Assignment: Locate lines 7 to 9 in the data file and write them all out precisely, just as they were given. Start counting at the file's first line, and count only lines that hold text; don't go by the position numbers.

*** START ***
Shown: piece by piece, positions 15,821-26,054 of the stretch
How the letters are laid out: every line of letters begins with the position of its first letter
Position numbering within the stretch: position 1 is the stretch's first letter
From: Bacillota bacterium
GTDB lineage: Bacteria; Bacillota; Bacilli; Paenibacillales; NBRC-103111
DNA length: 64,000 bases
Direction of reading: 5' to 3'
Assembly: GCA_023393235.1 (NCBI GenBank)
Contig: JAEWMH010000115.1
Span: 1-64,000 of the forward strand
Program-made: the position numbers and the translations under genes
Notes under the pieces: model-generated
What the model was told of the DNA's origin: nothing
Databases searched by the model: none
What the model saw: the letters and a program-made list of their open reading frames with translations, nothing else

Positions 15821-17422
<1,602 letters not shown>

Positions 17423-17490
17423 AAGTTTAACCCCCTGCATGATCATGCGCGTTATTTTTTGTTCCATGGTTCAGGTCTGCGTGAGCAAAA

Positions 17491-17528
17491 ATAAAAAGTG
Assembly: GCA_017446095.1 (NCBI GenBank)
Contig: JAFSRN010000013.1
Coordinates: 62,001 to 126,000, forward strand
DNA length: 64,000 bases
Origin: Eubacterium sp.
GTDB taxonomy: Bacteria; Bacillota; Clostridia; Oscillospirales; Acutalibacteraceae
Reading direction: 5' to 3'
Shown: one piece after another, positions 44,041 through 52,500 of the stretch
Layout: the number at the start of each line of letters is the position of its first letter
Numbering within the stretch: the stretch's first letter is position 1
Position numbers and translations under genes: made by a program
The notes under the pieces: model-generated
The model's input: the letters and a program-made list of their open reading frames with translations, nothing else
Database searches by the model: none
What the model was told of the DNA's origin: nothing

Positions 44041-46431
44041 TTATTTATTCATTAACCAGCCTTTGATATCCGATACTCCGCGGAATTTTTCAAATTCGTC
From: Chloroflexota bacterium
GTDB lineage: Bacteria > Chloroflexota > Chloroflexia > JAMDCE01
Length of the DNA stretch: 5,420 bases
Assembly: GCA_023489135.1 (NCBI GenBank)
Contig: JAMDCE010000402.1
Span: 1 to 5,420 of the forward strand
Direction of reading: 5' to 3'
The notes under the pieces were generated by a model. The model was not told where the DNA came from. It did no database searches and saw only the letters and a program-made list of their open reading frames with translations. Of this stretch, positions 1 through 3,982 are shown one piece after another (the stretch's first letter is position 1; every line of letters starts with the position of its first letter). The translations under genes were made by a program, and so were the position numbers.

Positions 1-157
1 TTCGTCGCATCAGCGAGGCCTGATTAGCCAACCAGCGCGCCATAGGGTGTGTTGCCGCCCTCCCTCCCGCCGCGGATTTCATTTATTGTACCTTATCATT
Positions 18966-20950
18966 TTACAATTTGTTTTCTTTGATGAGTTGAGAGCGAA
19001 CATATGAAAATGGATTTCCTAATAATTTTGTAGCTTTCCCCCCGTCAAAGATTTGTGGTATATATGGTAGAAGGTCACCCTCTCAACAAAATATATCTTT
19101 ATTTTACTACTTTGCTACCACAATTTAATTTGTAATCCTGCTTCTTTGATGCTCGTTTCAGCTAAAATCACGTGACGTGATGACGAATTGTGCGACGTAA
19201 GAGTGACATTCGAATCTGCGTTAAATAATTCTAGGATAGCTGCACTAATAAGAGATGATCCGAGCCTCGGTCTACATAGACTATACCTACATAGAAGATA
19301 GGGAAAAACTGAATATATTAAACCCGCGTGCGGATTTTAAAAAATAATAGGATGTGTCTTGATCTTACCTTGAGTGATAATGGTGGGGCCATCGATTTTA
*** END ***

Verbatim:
Direction of reading: 5' to 3'
Assembly: GCA_023393235.1 (NCBI GenBank)
Contig: JAEWMH010000115.1